Or if you want to avoid paint all together, substitute markers, yarn, and contact paper for the messy stuff. Have your child throw, dribble or drop pieces of yarn onto a piece of paper to create some Pollock-like lines. Cover the entire piece of paper with clear contact paper to seal the yarn in place. Then use colored markers (permanent works best on the contact paper) to create puddles of color. Pollock’s Convergence served as our inspiration for this project, and the children loved the layered effect.
Elementary & Middle School
The Pollock exhibition at the DMA features an entire gallery of paintings Pollock created on paper rather than canvas. We tried a similar approach using Japanese paper, droppers, and liquid watercolor. Layer two or three sheets of paper together, then gently move the dropper around the paper, squeezing watercolor as you go. Watch as different colors swirl and puddle together, then separate the individual pieces of paper to discover what images have soaked through.
At a recent Late Night event, we used scribble bots to create a modern take on Pollock’s work. All you need is a plastic cup, a toy motor, a battery, and a brush to make your own painting robot! The motor sends the robot skittering across the paper, and the paintbrush “captures” the movement in visual form. Download step-by-step instructions here: Scribble Bot Instructions.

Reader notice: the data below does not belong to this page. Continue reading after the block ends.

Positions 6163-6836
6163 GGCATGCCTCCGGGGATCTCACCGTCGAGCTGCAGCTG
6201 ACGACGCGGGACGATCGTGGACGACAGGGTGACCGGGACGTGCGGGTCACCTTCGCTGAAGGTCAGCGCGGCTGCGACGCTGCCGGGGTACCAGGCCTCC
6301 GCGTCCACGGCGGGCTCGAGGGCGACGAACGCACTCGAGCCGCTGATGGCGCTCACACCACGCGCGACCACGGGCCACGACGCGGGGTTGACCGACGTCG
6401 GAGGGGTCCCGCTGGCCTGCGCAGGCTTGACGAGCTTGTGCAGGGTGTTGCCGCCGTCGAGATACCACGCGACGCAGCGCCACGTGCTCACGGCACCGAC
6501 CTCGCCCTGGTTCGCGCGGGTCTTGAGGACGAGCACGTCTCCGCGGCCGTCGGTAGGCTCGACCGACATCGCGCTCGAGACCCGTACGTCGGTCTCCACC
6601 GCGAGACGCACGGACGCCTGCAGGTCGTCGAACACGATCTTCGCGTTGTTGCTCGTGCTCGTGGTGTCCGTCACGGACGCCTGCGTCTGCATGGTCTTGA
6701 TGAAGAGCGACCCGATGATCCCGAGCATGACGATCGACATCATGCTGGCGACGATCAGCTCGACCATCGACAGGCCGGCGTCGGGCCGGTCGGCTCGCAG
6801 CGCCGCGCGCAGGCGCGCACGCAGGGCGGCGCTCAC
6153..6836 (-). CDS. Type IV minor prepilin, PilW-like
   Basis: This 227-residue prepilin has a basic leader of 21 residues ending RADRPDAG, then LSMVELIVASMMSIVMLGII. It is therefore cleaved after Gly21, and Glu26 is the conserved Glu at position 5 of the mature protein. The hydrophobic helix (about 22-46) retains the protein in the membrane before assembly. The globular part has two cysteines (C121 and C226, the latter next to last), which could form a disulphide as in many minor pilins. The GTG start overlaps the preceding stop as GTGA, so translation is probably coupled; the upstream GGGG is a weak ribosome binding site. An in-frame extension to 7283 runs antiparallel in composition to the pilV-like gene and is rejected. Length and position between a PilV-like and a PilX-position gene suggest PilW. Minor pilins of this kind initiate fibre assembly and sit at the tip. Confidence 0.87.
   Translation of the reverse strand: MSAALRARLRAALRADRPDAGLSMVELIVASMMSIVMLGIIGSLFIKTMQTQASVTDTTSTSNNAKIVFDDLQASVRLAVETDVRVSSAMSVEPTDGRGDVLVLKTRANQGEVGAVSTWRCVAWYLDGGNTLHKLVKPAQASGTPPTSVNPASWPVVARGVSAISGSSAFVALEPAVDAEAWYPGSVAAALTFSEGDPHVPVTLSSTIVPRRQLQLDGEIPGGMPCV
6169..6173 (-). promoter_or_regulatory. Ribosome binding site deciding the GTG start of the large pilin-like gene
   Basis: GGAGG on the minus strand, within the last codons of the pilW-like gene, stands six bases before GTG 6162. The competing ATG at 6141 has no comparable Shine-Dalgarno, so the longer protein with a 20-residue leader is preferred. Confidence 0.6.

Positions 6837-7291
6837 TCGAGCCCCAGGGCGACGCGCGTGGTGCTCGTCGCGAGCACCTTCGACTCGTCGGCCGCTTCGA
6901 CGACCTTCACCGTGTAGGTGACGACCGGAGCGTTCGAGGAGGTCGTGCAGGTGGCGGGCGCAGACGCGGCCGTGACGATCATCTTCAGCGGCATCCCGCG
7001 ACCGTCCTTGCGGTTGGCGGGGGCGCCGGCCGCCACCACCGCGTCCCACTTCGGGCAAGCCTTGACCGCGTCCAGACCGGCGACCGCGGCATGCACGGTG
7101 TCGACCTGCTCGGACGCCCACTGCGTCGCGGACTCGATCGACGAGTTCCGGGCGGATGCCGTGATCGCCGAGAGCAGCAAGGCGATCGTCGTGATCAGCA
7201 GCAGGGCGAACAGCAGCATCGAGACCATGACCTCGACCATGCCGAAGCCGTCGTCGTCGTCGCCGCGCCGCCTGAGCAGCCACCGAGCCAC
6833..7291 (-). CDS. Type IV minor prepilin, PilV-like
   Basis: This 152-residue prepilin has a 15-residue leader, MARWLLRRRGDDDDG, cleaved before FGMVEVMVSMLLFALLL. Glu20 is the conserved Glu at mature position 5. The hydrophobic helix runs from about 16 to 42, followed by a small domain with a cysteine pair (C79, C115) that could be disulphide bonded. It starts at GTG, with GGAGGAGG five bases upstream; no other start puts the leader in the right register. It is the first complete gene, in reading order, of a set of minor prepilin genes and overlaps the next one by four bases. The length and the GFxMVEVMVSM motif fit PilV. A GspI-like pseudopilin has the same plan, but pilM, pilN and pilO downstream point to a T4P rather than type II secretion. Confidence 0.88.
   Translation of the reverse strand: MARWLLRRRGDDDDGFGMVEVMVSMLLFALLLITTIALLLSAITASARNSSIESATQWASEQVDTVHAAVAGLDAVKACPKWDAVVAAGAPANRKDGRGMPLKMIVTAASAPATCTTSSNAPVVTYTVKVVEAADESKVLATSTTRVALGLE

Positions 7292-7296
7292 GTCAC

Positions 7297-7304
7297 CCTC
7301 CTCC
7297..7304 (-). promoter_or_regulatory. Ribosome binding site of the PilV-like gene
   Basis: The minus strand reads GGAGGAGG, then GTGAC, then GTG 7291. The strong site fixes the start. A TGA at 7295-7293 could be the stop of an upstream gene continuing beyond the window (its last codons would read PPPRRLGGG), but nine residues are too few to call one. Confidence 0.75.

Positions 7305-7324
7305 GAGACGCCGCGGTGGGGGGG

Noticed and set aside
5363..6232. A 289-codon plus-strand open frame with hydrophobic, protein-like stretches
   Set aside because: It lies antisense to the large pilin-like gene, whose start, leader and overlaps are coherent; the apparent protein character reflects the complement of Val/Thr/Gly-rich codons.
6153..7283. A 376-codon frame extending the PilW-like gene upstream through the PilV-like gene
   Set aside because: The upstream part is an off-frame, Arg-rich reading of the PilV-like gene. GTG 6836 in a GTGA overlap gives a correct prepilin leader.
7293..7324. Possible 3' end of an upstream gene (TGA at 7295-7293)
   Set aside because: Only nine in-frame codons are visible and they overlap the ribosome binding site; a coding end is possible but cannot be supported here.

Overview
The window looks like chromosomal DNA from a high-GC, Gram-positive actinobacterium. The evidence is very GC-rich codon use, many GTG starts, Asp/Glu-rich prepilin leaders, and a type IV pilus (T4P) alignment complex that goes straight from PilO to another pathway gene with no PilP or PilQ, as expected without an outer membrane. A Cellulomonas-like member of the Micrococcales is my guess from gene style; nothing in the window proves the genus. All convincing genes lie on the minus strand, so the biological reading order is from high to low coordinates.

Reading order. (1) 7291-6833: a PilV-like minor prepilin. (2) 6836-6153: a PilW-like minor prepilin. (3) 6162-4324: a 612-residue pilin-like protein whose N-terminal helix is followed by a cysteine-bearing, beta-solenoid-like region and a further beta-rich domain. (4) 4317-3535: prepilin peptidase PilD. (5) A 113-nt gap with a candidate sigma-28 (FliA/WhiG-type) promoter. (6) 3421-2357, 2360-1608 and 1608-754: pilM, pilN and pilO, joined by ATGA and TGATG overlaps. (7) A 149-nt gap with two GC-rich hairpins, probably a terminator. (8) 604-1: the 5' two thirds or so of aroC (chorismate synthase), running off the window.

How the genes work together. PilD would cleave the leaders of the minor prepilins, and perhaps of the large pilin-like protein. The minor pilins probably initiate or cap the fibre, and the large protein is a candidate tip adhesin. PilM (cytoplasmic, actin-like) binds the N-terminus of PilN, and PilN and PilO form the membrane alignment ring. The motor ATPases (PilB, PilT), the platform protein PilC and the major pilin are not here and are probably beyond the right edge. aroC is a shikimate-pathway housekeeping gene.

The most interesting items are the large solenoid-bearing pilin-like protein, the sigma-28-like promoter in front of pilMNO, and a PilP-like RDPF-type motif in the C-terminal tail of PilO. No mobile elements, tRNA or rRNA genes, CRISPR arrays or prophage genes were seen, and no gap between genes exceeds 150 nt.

This final project is as mess-free as you can get! And it provides the most amazing results. Since November, we’ve been privileged to be a part of the Dance for Parkinson’s Disease program. We’ve hosted a wonderful group of individuals who have regularly visited the Museum galleries, and, under the direction of Misty Owens, choreographed a dance performance inspired by Jackson Pollock. As part of the choreography process, the group created light graffiti using laser pointers, flash lights, and a DSLR camera. It’s like painting in the air! This tutorial gives some great tips on creating your own light graffiti. To see Pollock in dance form, join us for the Dance for PD performance in the Center for Creative Connections on Friday, February 19 at 2:00 p.m.
So are you convinced? Ready to join our “Pollock for the People” crusade? We’d love to see what Pollock inspires you to do. Share your Pollock creations on social media with #DallasSpotsPollock and tag us @DallasMuseumArt.
Manager of Early Learning Programs